The Fundamental Value of All That Glitters

What drives the fundamental value of art?  NPR reports that it has risen in line with the S&P 500 over the past 60 years but this is odd.  The S&P 500 has risen because the firms have become more productive and therefore more profitable.

Why invest in art? One reason, Price says, is that fine art has a proven track record as a good choice during hard times. “It outperforms in times of economic turmoil and trouble. It has outperformed during all of the wars of the 20th century. It’s outperformed during the last 27 recessions.”

Like any other asset, the market for art goes through ups and downs. Over the past 60 years, the total return on art has been very similar to the return on the S&P 500-stock index, says Mike Moses, a retired New York University business school professor who co-created the Mei Moses World All Art Index. The index tracks repeat auction sales of fine art.

“If you use the last 30 years, the S&P substantially outperforms art,” Moses says. “If you look at the most recent eight [to] 10 years, art has outperformed the S&P.”

But art is more like gold.  It is something pretty and scarce. It turns out that gold has also risen at a similar rate as the S&P500 over the long run (if is reliable) and like art, gold also outperforms the stock market during recessions and has outperformed the S&P during the most recent eight to ten years.

And here is art versus stocks:

It appears that pretty things like art and gold rise in value along with ability to pay that comes from productivity as measured by the stock market.  The stock market does not influence the ability to pay (income) of the median American, but it does reflect the ability to pay of the elites who own most stocks.  Elites also drive the prices of art and gold.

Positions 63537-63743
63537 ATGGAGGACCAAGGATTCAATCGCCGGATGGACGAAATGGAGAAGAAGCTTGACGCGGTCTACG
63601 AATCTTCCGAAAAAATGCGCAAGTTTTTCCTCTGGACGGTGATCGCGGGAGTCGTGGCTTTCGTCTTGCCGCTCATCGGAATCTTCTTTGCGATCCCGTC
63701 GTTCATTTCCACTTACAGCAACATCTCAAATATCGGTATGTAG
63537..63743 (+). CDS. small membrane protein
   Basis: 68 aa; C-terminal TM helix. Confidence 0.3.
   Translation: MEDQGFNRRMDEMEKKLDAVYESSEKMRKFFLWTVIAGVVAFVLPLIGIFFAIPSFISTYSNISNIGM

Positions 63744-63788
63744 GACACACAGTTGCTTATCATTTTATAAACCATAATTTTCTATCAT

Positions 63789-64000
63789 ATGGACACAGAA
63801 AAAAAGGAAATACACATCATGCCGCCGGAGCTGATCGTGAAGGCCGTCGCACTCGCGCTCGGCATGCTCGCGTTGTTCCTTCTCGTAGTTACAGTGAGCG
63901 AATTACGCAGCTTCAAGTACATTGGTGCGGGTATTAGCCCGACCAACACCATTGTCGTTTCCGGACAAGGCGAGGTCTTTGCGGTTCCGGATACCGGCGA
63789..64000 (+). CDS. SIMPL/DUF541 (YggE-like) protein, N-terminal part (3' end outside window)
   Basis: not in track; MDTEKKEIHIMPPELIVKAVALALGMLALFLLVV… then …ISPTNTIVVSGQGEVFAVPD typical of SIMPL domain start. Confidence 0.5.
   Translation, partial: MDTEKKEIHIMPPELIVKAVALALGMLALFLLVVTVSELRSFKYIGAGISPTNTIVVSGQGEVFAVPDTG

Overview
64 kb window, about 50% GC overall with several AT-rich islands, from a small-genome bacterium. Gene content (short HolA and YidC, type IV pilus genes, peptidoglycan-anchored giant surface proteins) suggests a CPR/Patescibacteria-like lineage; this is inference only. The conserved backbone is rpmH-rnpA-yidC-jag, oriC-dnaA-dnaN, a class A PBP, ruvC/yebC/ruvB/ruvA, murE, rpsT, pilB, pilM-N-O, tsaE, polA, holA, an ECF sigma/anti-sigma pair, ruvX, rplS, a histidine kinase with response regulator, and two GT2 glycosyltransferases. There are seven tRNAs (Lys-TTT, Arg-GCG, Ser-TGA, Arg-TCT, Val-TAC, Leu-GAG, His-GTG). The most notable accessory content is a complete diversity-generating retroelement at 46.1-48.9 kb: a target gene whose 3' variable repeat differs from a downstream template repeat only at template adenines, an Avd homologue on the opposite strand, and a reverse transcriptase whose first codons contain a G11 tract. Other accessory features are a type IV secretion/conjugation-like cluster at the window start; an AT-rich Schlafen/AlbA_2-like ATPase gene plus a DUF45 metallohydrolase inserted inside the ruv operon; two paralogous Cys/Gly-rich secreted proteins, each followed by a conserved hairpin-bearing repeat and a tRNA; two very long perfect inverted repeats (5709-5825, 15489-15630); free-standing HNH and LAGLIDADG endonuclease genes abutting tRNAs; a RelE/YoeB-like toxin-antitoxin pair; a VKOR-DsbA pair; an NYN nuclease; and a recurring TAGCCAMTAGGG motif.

The more surprising thing is that both art and gold tend to outperform the S&P during recessions.  Stocks clearly have irrational volatility that is oversensitive to swings in the business cycle, but why would gold and art be any different?  The answer must lie in the psychology of the elites and since I come from a more median background, it is hard for me to fathom.  When unemployment is rising, and uncertain economic conditions are making stocks plummet is not exactly the kind of time when I would start thinking about expanding my investment in art, but that seems to be what is happening.

Many economists (like Nobel laureate Robert Lucas) say that economists should not focus on the distribution of income, but it is impossible to answer questions about the art market without thinking about the elites who buy art and the struggling artists who produce it. Changes in inequality must be important for understanding this market, but I don’t know how.  Let me know if you figure it out.

Posted in Macro

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